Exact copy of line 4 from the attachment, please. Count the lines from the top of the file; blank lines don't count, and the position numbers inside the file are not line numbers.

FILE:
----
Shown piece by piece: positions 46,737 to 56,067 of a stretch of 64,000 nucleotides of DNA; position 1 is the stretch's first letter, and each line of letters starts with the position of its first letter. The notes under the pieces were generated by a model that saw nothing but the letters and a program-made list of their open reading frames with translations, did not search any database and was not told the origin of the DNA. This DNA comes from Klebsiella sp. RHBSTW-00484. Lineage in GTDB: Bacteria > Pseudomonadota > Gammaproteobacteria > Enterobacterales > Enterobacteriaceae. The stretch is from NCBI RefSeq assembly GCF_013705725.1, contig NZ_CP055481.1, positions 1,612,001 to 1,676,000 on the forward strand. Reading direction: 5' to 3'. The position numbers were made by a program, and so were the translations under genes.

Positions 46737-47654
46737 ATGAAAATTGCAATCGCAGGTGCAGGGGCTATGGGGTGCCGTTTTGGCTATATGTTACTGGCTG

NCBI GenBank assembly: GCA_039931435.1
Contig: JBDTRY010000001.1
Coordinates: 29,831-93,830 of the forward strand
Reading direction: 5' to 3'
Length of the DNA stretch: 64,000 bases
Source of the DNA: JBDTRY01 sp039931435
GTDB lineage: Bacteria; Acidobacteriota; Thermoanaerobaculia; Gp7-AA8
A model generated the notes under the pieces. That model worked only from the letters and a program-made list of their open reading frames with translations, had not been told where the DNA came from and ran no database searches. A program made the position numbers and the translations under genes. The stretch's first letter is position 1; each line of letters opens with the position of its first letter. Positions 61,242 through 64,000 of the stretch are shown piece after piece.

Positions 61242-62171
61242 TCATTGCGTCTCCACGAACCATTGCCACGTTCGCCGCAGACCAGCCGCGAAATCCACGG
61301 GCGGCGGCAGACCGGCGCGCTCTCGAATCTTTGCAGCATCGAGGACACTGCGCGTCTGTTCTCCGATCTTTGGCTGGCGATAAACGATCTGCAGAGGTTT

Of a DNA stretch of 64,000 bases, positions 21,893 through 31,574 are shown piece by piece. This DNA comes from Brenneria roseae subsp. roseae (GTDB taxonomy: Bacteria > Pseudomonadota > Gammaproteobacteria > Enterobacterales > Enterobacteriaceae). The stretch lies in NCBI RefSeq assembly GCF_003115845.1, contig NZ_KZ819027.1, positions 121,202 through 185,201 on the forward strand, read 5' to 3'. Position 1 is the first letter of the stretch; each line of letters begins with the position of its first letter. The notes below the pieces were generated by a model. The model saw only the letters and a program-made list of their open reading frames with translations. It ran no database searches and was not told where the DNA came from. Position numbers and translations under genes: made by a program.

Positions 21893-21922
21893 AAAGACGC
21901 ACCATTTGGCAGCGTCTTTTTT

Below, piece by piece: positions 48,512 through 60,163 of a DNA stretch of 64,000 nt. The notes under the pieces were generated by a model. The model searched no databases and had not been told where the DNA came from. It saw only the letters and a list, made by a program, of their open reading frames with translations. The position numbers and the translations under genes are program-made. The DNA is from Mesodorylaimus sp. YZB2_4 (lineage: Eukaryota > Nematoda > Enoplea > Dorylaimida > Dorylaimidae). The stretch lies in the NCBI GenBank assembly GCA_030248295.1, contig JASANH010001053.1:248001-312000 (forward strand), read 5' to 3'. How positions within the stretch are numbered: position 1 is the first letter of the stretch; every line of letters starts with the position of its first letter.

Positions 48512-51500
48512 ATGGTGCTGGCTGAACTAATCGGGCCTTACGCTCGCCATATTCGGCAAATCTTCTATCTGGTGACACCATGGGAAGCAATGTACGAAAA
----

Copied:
NCBI GenBank assembly: GCA_039931435.1